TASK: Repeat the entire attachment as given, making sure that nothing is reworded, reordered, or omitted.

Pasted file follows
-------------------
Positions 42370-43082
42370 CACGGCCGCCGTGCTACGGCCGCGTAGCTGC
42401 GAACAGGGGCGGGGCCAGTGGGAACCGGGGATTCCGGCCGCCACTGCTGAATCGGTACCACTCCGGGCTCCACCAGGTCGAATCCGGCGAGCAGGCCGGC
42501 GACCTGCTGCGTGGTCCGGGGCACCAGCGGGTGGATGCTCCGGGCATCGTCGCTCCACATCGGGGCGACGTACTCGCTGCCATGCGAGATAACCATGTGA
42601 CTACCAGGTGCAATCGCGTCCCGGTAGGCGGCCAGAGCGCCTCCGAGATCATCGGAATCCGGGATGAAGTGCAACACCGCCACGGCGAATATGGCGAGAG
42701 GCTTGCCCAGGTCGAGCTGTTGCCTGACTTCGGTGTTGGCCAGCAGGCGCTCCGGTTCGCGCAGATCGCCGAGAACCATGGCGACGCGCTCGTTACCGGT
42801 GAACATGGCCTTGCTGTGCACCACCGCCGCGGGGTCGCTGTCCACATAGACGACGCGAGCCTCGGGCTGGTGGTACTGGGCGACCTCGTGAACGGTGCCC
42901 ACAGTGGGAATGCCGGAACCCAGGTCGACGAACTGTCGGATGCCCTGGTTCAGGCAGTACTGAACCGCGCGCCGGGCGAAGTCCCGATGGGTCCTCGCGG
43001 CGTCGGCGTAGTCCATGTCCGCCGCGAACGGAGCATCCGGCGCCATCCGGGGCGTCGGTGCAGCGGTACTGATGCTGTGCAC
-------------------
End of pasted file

Positions 42370-43082
42370 CACGGCCGCCGTGCTACGGCCGCGTAGCTGC
42401 GAACAGGGGCGGGGCCAGTGGGAACCGGGGATTCCGGCCGCCACTGCTGAATCGGTACCACTCCGGGCTCCACCAGGTCGAATCCGGCGAGCAGGCCGGC
42501 GACCTGCTGCGTGGTCCGGGGCACCAGCGGGTGGATGCTCCGGGCATCGTCGCTCCACATCGGGGCGACGTACTCGCTGCCATGCGAGATAACCATGTGA
42601 CTACCAGGTGCAATCGCGTCCCGGTAGGCGGCCAGAGCGCCTCCGAGATCATCGGAATCCGGGATGAAGTGCAACACCGCCACGGCGAATATGGCGAGAG
42701 GCTTGCCCAGGTCGAGCTGTTGCCTGACTTCGGTGTTGGCCAGCAGGCGCTCCGGTTCGCGCAGATCGCCGAGAACCATGGCGACGCGCTCGTTACCGGT
42801 GAACATGGCCTTGCTGTGCACCACCGCCGCGGGGTCGCTGTCCACATAGACGACGCGAGCCTCGGGCTGGTGGTACTGGGCGACCTCGTGAACGGTGCCC
42901 ACAGTGGGAATGCCGGAACCCAGGTCGACGAACTGTCGGATGCCCTGGTTCAGGCAGTACTGAACCGCGCGCCGGGCGAAGTCCCGATGGGTCCTCGCGG
43001 CGTCGGCGTAGTCCATGTCCGCCGCGAACGGAGCATCCGGCGCCATCCGGGGCGTCGGTGCAGCGGTACTGATGCTGTGCAC